I am the least of the apostles, unworthy to be called an apostle, because I persecuted the church of God. But by the grace of God I am what I am, and his grace toward me was not in vain. On the contrary, I worked harder than any of them, though it was not I, but the grace of God that is with me (1 Corinthians 15:9-10). Here we see one of several little windows from the New Testament into Paul’s very human struggles with his past. While he was completely resting in Christ’s work on the cross, dying for
We live in a mobile, global society. I am reminded of this as a pastor, with people who constantly move into our city for school or work, and simultaneously others who move away for the same reasons. Yet, as a pastor, I feel an obligation to help those who are leaving our church in Ohio to find a healthy home for their soul in whatever new place they may be landing. Just in the past year, I have tried to help people transition to Japan, California, China, Florida, Texas, Germany, and South Korea.
For in one Spirit we were all baptized into one body—Jews or Greeks, slaves or free—and all were made to drink of one Spirit (1 Corinthians 12:13). In the middle of this famous chapter on spiritual gifts, Paul makes it clear that partaking of the Spirit of God is something that every Christian experiences. The physical baptism we experience in the church is a symbol of the spiritual baptism of every believer by the Spirit!
It is important to know that every sin leads to Hell — even a sin as seemingly “small” as eating one bite of a forbidden fruit. There is no sin which, in the eyes of God, is “forgivable” in the sense of being too small or petty for God to care about.
When Jesus knew that his hour had come… he loved them to the end (John 13:1). The gospels are not only filled with actions and with history—they are also filled with romance. The romance of Jesus’ love for his Church. We all want a passionate romance with the kind of person that will love you even when you wake up in the morning with bad breath or no makeup; even if you have an accident and become physically disfigured; even when you get old and forgetful; even when this person finds out how faulty and misfit you really are. This
Imagine you are about to move to a new area. Not just a new location, but a whole new part of the world—surrounded by a new culture and new faces, and without any familiar friends or contacts. Besides the personal, emotional challenges of such a move there would obviously be some significant spiritual challenges to anticipate. Whatever spiritual habits you have in place will be changed or challenged; the fellow Christians by whom you’ve been encouraged and to whom you’ve been accountable won’t be nearby to help you.
Along with so many other “small” sins in our lives, self-pity is actually very dangerous and self-destructive. The good news, however, is that the Bible gives us some very insightful help regarding this age-old sin. Some time ago I preached a message on self-pity, as part of a series “Beware of Small Sins.” Let me share a brief outline of it with you. Here are four ways that self-pity distorts your perception of reality, with some biblical solutions.
The apostle Peter writes to hurting and persecuted Christian believers, who have been “scattered” from their homes and familiar surroundings, and tells them to cast all their anxieties on God knowing that God cares for them (1 Peter 5:7). This is not some puff piece, or academic lecture, or thoughtless encouragement. Peter is communicating to real people, in real pain, and giving them real comfort. God cares about you!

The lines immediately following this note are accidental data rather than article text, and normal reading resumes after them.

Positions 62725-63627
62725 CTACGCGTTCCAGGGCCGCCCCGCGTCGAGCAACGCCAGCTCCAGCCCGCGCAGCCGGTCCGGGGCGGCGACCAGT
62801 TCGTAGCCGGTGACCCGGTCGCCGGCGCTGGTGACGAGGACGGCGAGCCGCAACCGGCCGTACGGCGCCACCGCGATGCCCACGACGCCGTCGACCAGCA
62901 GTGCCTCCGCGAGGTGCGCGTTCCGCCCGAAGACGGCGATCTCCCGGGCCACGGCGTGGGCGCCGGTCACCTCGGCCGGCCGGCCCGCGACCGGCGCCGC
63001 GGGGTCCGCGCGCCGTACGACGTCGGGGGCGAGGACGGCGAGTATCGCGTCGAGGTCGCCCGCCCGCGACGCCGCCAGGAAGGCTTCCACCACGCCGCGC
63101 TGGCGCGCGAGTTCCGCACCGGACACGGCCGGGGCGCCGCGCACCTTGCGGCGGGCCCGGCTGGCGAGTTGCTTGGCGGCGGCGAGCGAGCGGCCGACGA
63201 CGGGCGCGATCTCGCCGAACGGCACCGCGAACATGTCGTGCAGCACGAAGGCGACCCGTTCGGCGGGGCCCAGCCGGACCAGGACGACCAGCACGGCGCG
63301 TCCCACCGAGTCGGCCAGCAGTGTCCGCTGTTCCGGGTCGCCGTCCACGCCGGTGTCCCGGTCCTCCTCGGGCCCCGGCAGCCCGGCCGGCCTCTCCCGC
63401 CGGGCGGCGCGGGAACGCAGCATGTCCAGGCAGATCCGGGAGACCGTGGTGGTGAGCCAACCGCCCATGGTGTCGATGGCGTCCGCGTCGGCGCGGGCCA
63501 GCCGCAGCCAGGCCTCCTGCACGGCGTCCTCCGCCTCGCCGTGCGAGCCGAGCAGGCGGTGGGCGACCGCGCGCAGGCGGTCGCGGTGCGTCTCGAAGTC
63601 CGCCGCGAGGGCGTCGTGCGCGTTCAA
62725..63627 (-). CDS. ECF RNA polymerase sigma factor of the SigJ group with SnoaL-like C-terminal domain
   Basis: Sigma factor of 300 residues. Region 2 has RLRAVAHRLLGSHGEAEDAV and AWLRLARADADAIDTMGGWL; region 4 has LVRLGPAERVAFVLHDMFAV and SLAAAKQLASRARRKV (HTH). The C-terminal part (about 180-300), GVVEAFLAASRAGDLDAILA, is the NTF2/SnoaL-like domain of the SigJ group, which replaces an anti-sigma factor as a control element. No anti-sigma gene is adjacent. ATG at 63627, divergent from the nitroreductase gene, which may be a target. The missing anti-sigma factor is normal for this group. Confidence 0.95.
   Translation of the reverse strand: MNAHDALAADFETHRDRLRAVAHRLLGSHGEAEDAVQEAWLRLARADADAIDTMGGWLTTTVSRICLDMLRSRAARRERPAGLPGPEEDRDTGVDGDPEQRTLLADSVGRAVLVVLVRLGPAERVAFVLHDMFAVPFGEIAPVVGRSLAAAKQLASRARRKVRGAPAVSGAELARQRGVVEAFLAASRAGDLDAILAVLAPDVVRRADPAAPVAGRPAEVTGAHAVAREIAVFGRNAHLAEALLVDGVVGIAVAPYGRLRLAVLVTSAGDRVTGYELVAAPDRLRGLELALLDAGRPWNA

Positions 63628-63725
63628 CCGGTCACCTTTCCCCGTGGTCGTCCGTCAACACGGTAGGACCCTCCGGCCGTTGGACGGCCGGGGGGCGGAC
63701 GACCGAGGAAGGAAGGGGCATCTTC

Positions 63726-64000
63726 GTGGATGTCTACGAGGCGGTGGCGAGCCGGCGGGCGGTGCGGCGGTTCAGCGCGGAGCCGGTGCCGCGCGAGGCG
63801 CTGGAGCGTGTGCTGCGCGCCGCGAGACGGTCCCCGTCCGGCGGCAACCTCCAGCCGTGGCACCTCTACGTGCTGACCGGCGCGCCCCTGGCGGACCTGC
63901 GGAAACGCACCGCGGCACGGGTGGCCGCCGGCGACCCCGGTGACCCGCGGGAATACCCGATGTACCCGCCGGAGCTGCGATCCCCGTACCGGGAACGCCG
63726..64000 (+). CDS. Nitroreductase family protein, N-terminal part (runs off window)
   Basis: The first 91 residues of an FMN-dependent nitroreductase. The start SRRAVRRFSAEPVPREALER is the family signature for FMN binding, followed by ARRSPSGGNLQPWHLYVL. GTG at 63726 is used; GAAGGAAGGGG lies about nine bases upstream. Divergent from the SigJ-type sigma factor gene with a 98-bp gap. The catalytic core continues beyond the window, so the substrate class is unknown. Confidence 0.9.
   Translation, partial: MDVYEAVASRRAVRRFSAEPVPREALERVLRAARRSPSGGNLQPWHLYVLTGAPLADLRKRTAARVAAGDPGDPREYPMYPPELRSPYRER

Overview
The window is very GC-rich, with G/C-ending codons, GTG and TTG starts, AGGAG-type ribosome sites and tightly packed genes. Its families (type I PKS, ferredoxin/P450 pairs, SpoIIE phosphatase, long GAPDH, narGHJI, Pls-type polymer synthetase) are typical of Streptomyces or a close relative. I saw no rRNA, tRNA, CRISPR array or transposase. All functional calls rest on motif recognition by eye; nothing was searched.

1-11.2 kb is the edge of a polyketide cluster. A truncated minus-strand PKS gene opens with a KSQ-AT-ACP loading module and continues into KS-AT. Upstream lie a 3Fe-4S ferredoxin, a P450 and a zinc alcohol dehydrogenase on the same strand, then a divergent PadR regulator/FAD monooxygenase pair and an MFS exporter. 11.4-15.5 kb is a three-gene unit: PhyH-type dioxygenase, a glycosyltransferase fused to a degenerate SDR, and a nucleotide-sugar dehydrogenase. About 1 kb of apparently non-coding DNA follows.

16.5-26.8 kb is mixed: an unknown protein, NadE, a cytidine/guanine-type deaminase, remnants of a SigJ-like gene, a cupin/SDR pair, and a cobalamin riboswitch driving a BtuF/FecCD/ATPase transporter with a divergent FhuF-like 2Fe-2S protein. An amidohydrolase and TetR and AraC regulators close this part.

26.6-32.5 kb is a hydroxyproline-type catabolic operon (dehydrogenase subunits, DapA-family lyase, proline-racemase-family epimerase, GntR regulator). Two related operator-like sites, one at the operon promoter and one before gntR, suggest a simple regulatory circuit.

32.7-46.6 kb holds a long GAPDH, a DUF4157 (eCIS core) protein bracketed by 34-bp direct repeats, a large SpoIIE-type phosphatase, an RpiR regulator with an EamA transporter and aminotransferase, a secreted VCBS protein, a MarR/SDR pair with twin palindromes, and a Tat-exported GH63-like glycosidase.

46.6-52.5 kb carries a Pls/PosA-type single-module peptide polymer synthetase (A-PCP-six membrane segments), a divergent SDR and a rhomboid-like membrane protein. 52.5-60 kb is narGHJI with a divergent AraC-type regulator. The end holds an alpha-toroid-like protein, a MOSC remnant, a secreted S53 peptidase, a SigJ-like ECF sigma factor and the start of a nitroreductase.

It was a rainy evening in New York City on Monday, September 10, 2001. My wife and I were in town for business but had enjoyed the opportunity to do some sight-seeing and get a taste for Manhattan’s wonderful diversity of food, scenery, and arts. We bought umbrellas and a rain jacket at Pier 17, hotdogs and Broadway tickets in Time Square, before eventually taking in The Phantom of the Opera that night. Afterward, we took the subway to our hotel — just across the water from, but in sight of, the World Trade Center.
Not long ago our church studied through the Ten Commandments together. In preparation for considering this formidable and famous piece of Old Testament law, it was helpful for me to consider, or reconsider, the goodness of God in all that he does, including giving us the law. More than just a list of do’s and don’ts, Jesus later summarizes all the law, including these “top ten,” in terms of love. So, we might well approach each commandment as an answer to this question first and foremost: how can I better love God and love my neighbor?
No temptation has overtaken you that is not common to man. God is faithful, and he will not let you be tempted beyond your ability, but with the temptation he will also provide the way of escape, that you may be able to endure it (1 Corinthians 10:13). God is faithful. What a wonderful reminder! God will never give up on what he has begun, he will never renege on any promise he has made. Because God will never give up, we ought to never give up. And yet God’s faithfulness, we are reminded in this very verse of Scripture,
We know that “an idol has no real existence” (1 Corinthians 8:4). Paul, while addressing an immediate problem related to Christian liberty, simultaneously addresses a vital overarching point regarding idolatry. Idols are nothing; they are not just false gods, they are no gods at all. Of course the material, physical stuff from which the idol is made is real, but the god it represents does not exist. There is no need to fear idol gods, and there is certainly no reason to worship them.